I landed in Calgary, Canada and met with the landed immigration department at the airport.  They asked why I had a return ticket and I explained I had no idea that I had to be in the country within a week and I already had previous plans to marry in June and come after that. This immediately set off alarm bells in the border immigration officer’s mind, despite my Canadian Embassy stamped immigration form which granted me entry.  

My mother was waiting for me with her family on the other side of the gate and I was told I was not allowed in and would have to return on the next flight to England. I was shocked and devastated. The thought of another ten hour flight and never being allowed in again, after planning and all the money I had spent - I sat and cried at the thought. I was sick to my stomach at how my life journey was hinging on this airport decision.

My mother was finally allowed in to confirm that I had been dating for over two years and that my story was true. The immigration official said I would have to report to the immigration department in Calgary the next day and have my documents reviewed. Finally, I was allowed in at 2 a.m.

The next day I went to Calgary Immigration Department and they said not to worry at all and everything was in order!

When you are told there is an open door to welcome you to a new country and you arrive at the country’s airport, tired and looking forward to once again seeing your family, it is beyond confusing and miserable to find that you will be sent back. The life I was coming was that of a young person who was not rich but I was from a country not unlike Canada.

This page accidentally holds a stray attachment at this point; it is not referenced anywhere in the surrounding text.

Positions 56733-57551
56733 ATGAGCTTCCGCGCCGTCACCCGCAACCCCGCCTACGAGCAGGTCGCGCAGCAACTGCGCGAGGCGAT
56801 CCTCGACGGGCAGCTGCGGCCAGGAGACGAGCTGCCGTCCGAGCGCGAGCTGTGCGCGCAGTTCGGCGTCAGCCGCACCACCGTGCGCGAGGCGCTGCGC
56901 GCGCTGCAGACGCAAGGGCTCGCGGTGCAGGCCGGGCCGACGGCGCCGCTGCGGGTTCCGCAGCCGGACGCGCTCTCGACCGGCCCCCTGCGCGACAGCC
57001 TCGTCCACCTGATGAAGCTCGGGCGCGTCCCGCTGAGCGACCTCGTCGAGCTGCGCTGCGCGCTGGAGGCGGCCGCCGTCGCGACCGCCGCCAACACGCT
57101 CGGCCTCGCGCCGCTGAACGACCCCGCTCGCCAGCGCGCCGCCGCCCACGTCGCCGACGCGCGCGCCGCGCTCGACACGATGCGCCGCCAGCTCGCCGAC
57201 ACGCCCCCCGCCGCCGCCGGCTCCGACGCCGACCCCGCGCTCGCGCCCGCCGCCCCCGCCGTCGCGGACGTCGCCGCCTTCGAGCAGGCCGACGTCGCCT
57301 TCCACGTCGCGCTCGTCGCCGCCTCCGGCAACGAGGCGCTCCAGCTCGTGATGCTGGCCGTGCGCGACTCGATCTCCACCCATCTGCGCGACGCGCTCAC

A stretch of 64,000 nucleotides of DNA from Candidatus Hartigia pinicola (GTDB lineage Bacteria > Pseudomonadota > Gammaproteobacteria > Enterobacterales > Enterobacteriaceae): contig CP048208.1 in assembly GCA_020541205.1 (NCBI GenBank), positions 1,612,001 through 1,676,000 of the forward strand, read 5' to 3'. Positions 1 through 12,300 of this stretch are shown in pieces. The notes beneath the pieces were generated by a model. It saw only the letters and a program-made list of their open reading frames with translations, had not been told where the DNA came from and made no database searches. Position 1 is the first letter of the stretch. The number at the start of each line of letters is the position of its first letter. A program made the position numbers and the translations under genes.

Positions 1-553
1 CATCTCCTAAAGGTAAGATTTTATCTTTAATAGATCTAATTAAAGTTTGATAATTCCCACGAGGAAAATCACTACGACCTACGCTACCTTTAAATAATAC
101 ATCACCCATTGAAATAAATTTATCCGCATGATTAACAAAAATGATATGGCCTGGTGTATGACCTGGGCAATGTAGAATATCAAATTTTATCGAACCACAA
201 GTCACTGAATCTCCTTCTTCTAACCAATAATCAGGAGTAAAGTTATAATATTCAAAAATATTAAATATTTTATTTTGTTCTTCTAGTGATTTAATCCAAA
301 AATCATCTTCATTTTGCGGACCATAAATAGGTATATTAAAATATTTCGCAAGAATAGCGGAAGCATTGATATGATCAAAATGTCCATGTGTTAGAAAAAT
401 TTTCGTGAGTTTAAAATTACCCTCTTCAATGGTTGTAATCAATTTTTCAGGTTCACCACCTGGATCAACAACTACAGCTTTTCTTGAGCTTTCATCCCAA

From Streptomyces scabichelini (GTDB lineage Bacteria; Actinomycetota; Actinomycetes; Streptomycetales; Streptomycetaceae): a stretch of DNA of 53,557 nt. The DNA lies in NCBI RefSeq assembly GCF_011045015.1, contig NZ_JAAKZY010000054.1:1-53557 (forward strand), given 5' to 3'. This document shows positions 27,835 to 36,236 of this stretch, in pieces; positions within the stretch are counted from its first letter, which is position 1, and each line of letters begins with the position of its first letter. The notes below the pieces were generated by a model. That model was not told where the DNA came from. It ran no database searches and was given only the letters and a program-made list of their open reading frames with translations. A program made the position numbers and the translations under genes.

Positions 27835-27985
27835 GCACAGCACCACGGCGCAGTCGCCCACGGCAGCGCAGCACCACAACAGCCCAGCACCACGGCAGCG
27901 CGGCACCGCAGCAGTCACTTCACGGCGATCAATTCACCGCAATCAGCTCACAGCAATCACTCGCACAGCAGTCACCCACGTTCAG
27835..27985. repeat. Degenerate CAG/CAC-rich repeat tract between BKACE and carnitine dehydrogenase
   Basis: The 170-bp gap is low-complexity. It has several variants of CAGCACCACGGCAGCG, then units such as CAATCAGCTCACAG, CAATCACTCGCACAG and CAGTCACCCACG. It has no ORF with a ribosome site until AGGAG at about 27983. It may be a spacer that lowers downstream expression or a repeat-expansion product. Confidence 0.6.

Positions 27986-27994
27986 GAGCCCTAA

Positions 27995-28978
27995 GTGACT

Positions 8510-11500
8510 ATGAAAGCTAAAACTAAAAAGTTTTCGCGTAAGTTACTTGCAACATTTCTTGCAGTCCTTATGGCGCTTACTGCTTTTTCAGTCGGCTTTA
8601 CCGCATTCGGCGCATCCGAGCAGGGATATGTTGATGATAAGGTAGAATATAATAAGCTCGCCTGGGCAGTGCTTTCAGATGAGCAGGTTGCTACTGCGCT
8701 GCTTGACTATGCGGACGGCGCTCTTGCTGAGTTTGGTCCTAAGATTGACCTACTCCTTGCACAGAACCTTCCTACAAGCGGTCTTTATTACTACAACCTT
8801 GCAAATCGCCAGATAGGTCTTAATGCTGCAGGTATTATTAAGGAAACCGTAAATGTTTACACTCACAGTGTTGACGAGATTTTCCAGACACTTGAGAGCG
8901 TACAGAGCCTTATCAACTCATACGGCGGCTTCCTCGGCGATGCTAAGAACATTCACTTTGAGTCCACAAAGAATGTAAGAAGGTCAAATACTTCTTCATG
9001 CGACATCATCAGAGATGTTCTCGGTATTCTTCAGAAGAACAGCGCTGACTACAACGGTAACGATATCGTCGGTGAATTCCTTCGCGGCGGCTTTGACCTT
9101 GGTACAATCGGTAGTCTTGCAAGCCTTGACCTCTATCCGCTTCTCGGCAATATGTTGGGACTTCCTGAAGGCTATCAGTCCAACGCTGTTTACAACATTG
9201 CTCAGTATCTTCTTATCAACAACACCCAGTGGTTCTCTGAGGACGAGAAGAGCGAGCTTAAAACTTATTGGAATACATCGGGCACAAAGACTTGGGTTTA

The recent developments of the U.S. detaining refugees make me feel sick for those involved. The knowledge that your family or your new home is just beyond the doors and that you might be sent back to who knows what.. Maybe death? Maybe torture? Maybe living in a refugee camp? With children and older people? Where is the compassion, the caring, the kindness, the acceptance of diversity? The understanding of people already suffering?

No matter what, human rights are not negotiable and our culture makes Canada respected throughout the world. As a Canadian citizen now, I am honored and proud. I love the diversity of this amazing country. Peace and tolerance. It was worth fighting for in two world wars and is worth uniting for now.